'Research Shows a Small Number of Families Face Long-Term Problems.' Health Wales Is Highlighting the Cream of Young Research Talent in a Series of Articles about and by the Welsh Crucible Researchers. Dr Sally Holland Explains How Her Research Has Been Influenced by Her Previous Job as a Social Worker

Western Mail (Cardiff, Wales), August 15, 2011 | Go to article overview

'Research Shows a Small Number of Families Face Long-Term Problems.' Health Wales Is Highlighting the Cream of Young Research Talent in a Series of Articles about and by the Welsh Crucible Researchers. Dr Sally Holland Explains How Her Research Has Been Influenced by Her Previous Job as a Social Worker


Byline: Dr Sally Holland

BEFORE becoming an academic, I worked as a social worker in South Wales, and many of my research interests are driven by these experiences.

I know first-hand how difficult it can be to work out exactly what is going on in a family situation behind closed doors and what is the best way forward for a child at risk.

My current research focuses on substance misuse and its effect on parenting.

Use of drugs and alcohol is widespread in Wales. The majority of parents will drink alcohol to relax or socialise on a regular basis; a smaller proportion will use illicit drugs, notably cannabis.

The vast majority manage to do this and maintain good enough care for their children. It can become problematic when parents start to neglect children's basic needs because they are under the influence or trying to get hold of drugs or alcohol.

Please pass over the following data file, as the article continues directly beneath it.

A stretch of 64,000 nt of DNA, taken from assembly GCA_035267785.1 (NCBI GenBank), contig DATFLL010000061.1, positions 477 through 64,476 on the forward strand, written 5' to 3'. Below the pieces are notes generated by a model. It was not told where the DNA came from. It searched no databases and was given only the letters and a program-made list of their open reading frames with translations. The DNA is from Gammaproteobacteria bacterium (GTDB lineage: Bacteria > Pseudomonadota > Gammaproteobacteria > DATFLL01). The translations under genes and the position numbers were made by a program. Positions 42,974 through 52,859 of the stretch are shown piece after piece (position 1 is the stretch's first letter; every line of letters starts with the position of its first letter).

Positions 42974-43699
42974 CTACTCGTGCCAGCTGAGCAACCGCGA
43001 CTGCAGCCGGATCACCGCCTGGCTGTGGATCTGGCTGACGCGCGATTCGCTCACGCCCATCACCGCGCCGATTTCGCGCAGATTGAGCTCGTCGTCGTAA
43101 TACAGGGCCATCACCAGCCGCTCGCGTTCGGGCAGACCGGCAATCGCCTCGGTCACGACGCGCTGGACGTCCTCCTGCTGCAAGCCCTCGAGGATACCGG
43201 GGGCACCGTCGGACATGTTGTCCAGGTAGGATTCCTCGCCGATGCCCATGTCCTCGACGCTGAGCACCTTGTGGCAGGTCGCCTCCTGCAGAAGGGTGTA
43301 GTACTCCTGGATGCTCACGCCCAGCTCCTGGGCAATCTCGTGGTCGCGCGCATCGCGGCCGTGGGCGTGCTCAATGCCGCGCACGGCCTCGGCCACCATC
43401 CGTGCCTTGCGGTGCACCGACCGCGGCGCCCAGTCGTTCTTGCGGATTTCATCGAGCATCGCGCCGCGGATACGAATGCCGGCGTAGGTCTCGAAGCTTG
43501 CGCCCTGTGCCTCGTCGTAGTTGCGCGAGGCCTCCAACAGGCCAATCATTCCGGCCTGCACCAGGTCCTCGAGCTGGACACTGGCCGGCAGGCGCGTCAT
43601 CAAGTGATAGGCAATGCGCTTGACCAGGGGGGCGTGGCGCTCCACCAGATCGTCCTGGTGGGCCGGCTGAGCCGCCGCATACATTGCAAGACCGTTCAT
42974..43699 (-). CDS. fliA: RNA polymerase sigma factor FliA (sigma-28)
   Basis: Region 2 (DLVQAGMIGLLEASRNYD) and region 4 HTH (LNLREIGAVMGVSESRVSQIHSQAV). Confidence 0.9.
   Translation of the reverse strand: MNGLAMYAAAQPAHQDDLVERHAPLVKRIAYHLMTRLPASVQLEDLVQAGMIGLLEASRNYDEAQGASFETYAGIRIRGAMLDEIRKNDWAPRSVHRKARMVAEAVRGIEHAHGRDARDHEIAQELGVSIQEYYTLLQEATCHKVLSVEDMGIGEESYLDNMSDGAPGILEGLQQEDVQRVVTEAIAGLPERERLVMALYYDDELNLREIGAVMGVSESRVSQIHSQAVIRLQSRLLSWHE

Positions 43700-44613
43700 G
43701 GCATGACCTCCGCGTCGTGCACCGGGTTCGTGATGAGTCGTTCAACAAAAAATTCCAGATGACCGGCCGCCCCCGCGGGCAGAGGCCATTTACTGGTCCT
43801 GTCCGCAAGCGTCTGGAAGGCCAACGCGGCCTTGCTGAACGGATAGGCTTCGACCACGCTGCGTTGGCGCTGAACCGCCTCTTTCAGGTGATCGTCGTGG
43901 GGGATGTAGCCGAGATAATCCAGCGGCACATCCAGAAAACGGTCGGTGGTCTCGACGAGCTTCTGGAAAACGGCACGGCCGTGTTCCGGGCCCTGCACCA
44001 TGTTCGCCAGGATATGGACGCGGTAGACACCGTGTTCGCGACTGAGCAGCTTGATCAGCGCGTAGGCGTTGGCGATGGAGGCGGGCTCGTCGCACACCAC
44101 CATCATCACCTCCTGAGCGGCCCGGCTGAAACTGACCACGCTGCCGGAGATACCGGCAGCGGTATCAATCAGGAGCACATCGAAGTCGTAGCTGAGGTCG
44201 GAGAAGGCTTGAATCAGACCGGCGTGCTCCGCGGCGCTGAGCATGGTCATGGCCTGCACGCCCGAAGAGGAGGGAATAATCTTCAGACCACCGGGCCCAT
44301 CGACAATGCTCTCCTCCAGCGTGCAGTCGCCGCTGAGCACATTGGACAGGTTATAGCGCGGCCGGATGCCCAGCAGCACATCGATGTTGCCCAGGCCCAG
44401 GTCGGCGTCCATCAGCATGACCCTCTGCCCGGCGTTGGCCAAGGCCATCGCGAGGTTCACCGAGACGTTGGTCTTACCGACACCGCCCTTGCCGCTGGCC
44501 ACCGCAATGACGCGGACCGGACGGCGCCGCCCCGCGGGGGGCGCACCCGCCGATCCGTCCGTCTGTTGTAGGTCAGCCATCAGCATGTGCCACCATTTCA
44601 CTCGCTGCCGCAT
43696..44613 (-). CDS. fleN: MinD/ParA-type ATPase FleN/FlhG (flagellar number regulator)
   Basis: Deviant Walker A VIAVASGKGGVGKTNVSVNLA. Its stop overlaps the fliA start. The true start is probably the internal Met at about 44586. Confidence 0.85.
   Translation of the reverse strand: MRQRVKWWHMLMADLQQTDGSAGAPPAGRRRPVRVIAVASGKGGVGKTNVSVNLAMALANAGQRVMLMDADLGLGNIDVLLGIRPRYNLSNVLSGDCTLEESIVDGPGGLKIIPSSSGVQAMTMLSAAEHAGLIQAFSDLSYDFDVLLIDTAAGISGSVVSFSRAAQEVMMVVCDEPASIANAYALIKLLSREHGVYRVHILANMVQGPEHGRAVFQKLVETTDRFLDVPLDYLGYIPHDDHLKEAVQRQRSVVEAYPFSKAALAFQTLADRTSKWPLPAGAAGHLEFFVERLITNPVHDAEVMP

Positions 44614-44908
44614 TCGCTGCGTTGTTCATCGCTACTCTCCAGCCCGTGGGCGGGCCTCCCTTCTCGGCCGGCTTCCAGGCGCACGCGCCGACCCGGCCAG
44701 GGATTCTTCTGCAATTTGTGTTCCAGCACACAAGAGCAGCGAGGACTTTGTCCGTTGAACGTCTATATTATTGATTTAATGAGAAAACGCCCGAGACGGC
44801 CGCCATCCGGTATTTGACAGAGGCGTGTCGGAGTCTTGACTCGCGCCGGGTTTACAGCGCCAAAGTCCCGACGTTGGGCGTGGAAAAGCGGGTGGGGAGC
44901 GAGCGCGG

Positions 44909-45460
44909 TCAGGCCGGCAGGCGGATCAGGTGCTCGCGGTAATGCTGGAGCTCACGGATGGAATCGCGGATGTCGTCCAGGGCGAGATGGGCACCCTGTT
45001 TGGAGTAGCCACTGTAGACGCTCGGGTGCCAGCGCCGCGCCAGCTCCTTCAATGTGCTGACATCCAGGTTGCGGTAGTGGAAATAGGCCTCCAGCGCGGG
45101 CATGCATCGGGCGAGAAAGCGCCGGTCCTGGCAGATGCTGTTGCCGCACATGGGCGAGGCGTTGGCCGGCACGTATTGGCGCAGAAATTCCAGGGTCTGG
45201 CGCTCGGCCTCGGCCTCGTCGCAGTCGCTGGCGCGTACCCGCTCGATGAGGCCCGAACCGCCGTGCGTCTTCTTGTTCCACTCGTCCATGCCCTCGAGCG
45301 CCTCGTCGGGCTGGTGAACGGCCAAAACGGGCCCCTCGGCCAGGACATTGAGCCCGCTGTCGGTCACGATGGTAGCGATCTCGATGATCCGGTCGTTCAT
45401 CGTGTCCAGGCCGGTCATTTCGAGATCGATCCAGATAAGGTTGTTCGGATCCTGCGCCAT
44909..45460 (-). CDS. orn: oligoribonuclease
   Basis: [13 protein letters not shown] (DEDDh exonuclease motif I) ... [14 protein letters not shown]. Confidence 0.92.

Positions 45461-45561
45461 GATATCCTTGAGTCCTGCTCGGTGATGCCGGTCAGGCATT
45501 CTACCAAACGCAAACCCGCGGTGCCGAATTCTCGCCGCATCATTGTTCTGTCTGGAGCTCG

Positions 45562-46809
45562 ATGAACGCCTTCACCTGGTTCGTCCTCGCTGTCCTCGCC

They might not have enough money for food or to pay bills; they may be unresponsive to a baby's crying or even become involved in crime or prostitution to raise funds.

Social workers and health workers need to assess the risk for children living in the household and decide whether the parents can be helped to provide adequate care for their children or if it is necessary to provide alternative care.

A particular problem faced by health and social care professionals is the understandable reticence of parents to be frank and honest about the extent of their problems, because of the fear of losing their children.

I have worked with colleagues in Birmingham and Bedfordshire on a follow-up study of families with a substance misuse problem. This research, funded by the Alcohol Education Research Council, looked at the impact of a specialist intensive intervention service provided by Cardiff council for families in these difficult circumstances, comparing them with families who did not receive this type of help. The impact of intensive help was evident - although both groups of families had mixed outcomes, the passage of time meant that in 27 cases the families were willing to talk more honestly about their difficulties. …

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'Research Shows a Small Number of Families Face Long-Term Problems.' Health Wales Is Highlighting the Cream of Young Research Talent in a Series of Articles about and by the Welsh Crucible Researchers. Dr Sally Holland Explains How Her Research Has Been Influenced by Her Previous Job as a Social Worker
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